CFD consequence modelling
Vapour cloud explosions on offshore facilities represent a significant risk that needs to be considered due to the impact on personnel safety and plant damage. The ignition of flammable gas clouds may be catastrophic and lead to potential loss of life. CFD is used to quantify the effects of hydrocarbon gas explosions and to minimize escalation into safety critical areas.
Full Probabilistic Blast Analysis
A full QRA probabilistic explosion analysis considers the local wind environment (ventilation), a wide range of possible leak scenarios (gas dispersion) and the blast overpressures resulting from the ignition of a range of gas clouds (explosion). These components are integrated together based on probability arguments using BMT WBMs proprietary in-house risk assessment software, with design accidental loads computed for safety-critical equipment, blast/fire walls and decks, piping and other locations of interest. The latest time-dependent ignition probability models are incorporated to provide the most comprehensive and accurate solutions.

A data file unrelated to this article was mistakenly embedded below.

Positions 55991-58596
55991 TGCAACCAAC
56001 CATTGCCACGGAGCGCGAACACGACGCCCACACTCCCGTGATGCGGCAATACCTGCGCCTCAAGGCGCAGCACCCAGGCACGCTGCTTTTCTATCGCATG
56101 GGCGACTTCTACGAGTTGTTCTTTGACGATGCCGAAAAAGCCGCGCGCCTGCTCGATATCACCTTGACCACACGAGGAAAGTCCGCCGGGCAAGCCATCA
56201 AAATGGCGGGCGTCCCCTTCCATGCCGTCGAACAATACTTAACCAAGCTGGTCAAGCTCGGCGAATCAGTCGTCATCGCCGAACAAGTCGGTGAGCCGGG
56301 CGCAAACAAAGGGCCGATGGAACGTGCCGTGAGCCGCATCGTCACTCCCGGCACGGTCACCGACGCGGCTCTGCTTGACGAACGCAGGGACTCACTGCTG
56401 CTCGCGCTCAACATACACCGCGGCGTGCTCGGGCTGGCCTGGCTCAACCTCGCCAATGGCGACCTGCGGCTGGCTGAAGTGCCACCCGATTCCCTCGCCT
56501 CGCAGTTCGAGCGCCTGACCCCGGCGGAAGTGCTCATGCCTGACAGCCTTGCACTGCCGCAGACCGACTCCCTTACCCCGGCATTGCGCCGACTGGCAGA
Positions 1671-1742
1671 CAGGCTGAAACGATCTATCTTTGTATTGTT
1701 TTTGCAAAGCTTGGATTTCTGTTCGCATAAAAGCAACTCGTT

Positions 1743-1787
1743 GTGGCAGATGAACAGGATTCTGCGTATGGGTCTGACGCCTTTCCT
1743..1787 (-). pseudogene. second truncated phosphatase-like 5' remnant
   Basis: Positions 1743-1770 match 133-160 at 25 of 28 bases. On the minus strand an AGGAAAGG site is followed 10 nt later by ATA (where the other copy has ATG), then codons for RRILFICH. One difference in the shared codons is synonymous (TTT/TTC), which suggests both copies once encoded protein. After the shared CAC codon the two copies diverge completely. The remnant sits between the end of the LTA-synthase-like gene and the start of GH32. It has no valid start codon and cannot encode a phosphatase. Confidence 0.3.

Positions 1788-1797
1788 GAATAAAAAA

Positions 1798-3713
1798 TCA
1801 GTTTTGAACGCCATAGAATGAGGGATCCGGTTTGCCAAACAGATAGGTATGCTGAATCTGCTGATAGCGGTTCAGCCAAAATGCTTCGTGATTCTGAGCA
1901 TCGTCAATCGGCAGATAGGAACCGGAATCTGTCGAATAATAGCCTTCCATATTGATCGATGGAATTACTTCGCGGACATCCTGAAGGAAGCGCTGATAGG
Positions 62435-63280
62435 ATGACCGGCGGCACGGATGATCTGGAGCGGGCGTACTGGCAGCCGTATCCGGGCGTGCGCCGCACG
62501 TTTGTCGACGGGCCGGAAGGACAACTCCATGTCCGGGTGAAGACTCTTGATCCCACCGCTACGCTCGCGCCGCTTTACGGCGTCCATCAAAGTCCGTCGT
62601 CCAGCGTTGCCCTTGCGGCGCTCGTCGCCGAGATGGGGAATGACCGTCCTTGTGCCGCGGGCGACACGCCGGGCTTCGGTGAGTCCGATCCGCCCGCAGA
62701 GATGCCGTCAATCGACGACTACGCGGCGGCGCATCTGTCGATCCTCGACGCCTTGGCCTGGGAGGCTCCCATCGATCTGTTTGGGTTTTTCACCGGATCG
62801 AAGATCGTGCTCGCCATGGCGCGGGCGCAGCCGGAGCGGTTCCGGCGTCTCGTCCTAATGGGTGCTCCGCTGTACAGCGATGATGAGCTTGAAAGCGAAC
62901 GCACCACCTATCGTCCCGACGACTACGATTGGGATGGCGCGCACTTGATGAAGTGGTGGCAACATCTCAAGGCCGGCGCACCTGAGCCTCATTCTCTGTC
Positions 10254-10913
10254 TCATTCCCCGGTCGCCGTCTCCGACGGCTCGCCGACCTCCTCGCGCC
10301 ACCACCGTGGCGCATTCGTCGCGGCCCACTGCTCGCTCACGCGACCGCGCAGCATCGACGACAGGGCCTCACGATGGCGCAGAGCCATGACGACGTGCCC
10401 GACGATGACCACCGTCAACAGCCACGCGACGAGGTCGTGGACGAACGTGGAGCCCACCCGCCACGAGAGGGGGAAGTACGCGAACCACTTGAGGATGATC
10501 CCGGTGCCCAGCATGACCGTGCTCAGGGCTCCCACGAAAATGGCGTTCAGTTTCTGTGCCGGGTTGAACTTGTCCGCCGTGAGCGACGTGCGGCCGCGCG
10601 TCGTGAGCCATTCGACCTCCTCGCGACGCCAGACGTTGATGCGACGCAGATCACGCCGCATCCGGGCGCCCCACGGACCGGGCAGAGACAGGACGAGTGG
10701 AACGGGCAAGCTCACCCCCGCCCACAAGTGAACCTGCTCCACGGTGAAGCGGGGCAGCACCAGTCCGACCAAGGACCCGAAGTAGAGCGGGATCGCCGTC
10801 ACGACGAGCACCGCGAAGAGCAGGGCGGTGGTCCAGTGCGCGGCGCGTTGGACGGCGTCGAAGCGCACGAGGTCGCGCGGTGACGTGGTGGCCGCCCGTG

Fire and smoke modelling
Fires can be devastating on offshore and onshore facilities due to the likelihood of flammable leaks and presence of ignition sources. Advanced CFD modelling methods can used to assess the reliability of fire & gas detection systems as well as to evaluate the ability of the facility to maintain structural integrity to enable safe evacuation in the event of fire. BMT WBM uses advanced CFD software including ANSYS-CFD, KFX and FDS to undertake fire and smoke assessments and to ensure personnel safety and operational performance are not adversely impacted.
Turbine exhaust studies
The exhaust gas emissions from power generators, compressors, glycol regeneration reboilers and other equipment presents a major hazard to personnel as well as helicopter operations. These exhausts are typically very high in temperature and toxic gas concentration, including CO, CO2, SOx and NOx. CFD is used to measure the gas concentration levels in critical areas such as HVAC intakes, crane cabins and accommodation quarters. The effects of other significant thermal exhausts including production coolers, compressor aftercoolers and mechanical refrigeration packages are also included since these have a significant impact on the thermal environment.
The flow and temperature distributions around helidecks can be assessed by flow and thermal analysis techniques. CAP 437 temperature rise and turbulence criteria are applied to assess the impact of the thermal flow field in the helideck airspace and flight path. These studies may be extended to investigate the annual helideck availability as well as to assess the helicopter operational envelope.
For general enquiries relating to CFD Consequence Modelling, please contact Peter Essig
Machinery Group Manager - Victoria / WA